Why is Vatican City a State?
The Pope holds a unique position as both head of the Catholic Church and the Head of State of Vatican City. How did this come about?
The Catholic Church has been in the news recently, and not in a good way. The Pope himself may be deposed in a lawsuit in Kentucky, alleging that he is responsible for the conduct of American clergy who abused children in the 1960s. One of the Vatican's responses is that, as a head of state, the Pope has immunity to this order.
Now that's an interesting position, especially since that state is both less populous and physically smaller than my former secondary school. This led me to research just why the Vatican is a state in the first place.
It all starts in 1861, when Rome was declared the capital of a newly united Italy. The Vatican was already in place, and the Pope at the time (Pius IX) was a vehement opponent of Italian unity. The Vatican controlled the Papal States, which covered much of what is now central Italy, sandwiched between the Kingdom of the Two Sicilies in the South, and Tuscany and Venetia in the North. With the military help of the French, Rome remained under the control of the Pope until September of 1870, when the Italian army laid siege to the city and captured the Vatican.
The Pope took great care not to recognize the authority of the Italian state, even after the state offered an official position as Chaplain to the King, and an annual payment. It was important that the Vatican not be seen to be beholden to any secular authority. (This seems to still be the case today.)
An uneasy truce lay over Rome for nearly six decades, until in 1929, the Lateran Treaty ceded control of its lands outside the Vatican to Italy (for a fee), and Italy recognized the sovereignty of Vatican City itself. Italy, at this time, being represented by its Prime Minister, one Benito Mussolini.
Vatican City can thus be regarded as a particularly stubborn pip, stuck in the teeth of Italy as it gobbled up the Papal States.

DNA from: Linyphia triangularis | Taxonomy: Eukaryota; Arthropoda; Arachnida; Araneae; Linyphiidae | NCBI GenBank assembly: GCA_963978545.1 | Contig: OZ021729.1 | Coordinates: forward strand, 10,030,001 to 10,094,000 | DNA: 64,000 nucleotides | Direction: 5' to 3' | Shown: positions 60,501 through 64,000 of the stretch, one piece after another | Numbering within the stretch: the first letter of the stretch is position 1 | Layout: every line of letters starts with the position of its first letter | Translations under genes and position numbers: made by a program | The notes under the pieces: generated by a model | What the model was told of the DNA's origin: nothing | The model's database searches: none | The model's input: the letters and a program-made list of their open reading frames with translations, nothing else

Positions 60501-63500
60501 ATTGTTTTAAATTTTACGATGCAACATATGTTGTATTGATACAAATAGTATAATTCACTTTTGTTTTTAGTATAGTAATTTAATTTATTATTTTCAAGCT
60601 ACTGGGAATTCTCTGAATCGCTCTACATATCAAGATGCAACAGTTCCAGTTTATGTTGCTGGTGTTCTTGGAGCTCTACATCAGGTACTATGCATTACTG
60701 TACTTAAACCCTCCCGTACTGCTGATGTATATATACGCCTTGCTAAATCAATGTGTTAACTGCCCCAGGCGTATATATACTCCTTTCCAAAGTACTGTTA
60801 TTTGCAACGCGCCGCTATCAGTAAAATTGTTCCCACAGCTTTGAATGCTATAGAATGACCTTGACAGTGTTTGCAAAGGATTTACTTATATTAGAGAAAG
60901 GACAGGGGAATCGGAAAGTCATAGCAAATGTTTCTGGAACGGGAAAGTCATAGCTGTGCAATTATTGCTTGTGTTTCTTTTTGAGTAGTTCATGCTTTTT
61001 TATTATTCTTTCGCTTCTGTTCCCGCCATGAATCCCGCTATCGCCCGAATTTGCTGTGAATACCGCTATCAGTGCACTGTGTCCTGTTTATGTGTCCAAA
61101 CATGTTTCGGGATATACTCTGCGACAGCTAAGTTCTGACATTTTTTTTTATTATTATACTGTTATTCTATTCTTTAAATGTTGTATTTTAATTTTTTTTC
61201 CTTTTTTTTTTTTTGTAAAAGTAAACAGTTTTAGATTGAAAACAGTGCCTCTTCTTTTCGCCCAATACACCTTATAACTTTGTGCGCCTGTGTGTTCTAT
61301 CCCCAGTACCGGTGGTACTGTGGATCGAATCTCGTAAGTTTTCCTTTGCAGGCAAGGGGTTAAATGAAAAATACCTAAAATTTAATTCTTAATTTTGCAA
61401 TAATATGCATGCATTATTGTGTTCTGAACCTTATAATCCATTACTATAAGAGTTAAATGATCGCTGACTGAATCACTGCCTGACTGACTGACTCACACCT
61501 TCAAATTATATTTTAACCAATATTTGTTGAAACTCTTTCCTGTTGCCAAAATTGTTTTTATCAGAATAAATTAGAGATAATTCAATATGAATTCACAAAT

Like any pip stuck in your teeth, this can cause discomfort.
One of the conditions of statehood imposed by the Italian government was a pledge to remain neutral in international affairs, and not to intervene in conflicts unless requested to do so by all sides. This effectively neutered the Vatican as a direct force on the world stage. However, the Vatican still exerts influence through the proxy of the Holy See, which maintains embassies in most of the countries of the world, and the UK still maintains an embassy to the Holy See in Rome.
A spat with the Italian government over birth control in 2008 led to Vatican law diverging from Italian law, which it had up until then followed.
And, of course, back to today. The Vatican's statehood makes proper investigation of the current child abuse scandals much more difficult. Is it then time to pick our teeth of this troublesome pip?
I would argue that it is. The statehood of the Vatican is a historical accident, an anomaly. We can still recognise the unique cultural role of the Vatican as guardian of its stupendous treasure of art, and as the center of the Catholic Church.
But revoking our recognition of the Vatican as a separate state would send a message that being Pope of a Pip shouldn't act as a get out of jail free card when the police come knocking.